Reuters

Residents of Zisiqiao Village raise over 3 million snakes a year.

Well, this is kind of wild. China's sleepy Zisiqiao Village is famous for raising many, many snakes. Three million a year, to be precise. Many of the farming families host literally thousands of poisonous serpents in their homes.

It all started in 1985, when an industrious village resident started selling snakes to vendors. They proved so popular that he began to worry he'd run out -- so he learned to breed them.

According to Reuters:

Cobras, vipers and pythons are everywhere in Zisiqiao, aptly known as the snake village, where the reptiles are deliberately raised for use as food and in traditional medicine, bringing in millions of dollars to a village that otherwise would rely solely on farming.

Demand for snakes has risen across China, especially since the government began to push for breeding animals used in traditional medicine. Below, photos from Zisigiao.

A snake is seen at the snake farm in Zisiqiao village, Zhejiang Province.  (Aly Song/Reuters)
Residents slaughter snakes for food at the snake farm in Zisiqiao village, Zhejiang Province. (Aly Song/Reuters)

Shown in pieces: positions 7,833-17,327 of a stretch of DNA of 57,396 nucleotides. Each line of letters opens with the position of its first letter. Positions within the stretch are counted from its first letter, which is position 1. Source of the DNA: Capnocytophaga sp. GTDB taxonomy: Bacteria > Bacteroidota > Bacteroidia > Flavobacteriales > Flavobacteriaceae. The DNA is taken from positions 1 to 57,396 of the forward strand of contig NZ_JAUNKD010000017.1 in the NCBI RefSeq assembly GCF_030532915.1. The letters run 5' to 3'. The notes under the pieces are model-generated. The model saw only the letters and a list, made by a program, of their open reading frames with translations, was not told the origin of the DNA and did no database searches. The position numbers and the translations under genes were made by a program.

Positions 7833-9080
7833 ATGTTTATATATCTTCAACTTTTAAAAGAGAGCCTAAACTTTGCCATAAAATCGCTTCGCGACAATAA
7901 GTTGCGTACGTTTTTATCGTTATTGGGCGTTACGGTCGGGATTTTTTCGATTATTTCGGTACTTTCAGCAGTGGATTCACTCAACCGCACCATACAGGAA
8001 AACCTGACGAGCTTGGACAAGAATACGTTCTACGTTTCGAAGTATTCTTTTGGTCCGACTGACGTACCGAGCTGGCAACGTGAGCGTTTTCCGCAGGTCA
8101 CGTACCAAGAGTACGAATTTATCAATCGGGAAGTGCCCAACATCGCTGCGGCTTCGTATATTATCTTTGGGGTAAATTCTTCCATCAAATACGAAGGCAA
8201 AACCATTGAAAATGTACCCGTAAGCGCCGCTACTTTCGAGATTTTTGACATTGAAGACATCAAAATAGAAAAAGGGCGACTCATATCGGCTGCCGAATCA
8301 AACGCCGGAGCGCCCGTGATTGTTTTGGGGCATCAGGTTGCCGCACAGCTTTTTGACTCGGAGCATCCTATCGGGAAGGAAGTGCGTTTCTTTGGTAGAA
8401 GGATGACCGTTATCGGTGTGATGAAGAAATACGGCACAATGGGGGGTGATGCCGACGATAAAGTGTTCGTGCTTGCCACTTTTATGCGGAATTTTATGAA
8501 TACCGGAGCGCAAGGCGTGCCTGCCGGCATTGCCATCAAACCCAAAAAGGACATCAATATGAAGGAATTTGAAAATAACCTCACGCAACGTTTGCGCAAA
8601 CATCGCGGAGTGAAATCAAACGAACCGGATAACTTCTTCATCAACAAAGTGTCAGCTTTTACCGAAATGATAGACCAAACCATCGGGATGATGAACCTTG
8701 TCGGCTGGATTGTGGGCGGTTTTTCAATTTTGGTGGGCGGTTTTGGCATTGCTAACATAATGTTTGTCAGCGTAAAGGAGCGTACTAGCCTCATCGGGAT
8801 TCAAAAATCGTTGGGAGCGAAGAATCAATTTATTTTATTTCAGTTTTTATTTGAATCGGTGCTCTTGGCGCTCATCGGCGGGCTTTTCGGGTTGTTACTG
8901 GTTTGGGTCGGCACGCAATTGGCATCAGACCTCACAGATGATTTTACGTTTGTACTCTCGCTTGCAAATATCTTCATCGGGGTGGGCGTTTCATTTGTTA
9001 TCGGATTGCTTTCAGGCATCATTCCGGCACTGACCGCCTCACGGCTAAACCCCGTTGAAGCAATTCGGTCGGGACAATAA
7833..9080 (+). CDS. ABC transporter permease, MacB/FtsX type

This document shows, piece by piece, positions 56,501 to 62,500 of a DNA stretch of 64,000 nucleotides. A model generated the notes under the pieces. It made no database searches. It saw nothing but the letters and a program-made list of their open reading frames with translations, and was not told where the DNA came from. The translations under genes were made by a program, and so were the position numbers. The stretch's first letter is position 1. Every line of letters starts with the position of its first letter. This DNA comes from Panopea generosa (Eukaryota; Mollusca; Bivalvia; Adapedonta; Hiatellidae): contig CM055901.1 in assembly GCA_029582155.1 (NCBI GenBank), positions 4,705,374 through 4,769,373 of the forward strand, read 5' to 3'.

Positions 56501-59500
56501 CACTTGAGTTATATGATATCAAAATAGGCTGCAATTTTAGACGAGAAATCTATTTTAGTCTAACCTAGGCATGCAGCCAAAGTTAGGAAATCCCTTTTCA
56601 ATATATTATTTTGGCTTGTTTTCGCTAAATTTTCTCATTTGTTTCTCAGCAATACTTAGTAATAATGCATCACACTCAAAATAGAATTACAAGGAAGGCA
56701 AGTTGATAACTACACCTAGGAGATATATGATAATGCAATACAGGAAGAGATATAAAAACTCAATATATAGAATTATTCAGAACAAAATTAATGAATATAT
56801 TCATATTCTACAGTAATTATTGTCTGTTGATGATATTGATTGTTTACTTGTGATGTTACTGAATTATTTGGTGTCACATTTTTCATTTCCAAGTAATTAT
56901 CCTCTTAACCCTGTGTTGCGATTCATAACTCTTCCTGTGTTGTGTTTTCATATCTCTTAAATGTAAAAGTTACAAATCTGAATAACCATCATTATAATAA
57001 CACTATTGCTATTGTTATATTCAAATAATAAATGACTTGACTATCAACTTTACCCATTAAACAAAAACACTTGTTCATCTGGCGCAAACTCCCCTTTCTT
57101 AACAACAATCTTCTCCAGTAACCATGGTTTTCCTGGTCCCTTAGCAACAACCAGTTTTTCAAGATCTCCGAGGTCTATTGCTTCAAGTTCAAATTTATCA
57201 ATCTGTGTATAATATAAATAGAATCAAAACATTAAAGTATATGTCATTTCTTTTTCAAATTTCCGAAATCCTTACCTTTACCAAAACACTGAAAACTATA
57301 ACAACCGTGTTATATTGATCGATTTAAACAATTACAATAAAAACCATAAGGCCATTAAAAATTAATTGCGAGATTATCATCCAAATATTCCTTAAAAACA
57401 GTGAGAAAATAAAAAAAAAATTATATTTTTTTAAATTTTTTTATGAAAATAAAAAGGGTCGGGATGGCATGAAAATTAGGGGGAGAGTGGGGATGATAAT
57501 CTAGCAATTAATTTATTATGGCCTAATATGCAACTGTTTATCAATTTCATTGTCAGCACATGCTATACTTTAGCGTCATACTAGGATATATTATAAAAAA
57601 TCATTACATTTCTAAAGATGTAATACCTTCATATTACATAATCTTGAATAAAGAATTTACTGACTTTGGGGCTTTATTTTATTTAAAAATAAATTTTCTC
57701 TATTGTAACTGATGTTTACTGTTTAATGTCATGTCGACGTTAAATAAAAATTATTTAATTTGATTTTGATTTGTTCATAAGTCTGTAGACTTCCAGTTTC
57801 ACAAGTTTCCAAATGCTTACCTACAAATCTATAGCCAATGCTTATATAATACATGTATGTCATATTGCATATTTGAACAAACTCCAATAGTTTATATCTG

A resident holds tails of snakes at a snake farm in Zisiqiao village, Zhejiang Province. (Aly Song/Reuters)



Yang Hongchang, boss of a snake rearing company holds a snake at a snake farm in Zisiqiao village. (Aly Song/Reuters)


 

About the Author

Most Popular

  1. Illustration of a house with separate activities taking place in different rooms.
    POV

    The Case for Rooms

    It’s time to end the tyranny of open-concept interior design.

  2. Car with Uber spray painted on it.
    Transportation

    The Dangerous Standoff Between Uber and Buenos Aires

    While Uber and Argentine officials argue over whether the company is an app or a transportation company, drivers suffer fines, violence, and instability.

  3. Life

    Having a Library or Cafe Down the Block Could Change Your Life

    Living close to public amenities—from parks to grocery stores—increases trust, decreases loneliness, and restores faith in local government.

  4. Tourists walk along the High Line in Manhattan, New York City
    Life

    The Beauty Premium: How Urban Beauty Affects Cities’ Economic Growth

    A study finds that the more beautiful a city is, the more successful it is at attracting jobs and new residents, including highly educated and affluent ones.

  5. A woman stands in a small, 1940s-era kitchen with white cabinets and a dining table.
    Design

    The Frankfurt Kitchen Changed How We Cook—and Live

    There are “dream kitchens,” and then there’s the Frankfurt Kitchen, designed by architect Margarete Schütte-Lihotzky in 1926.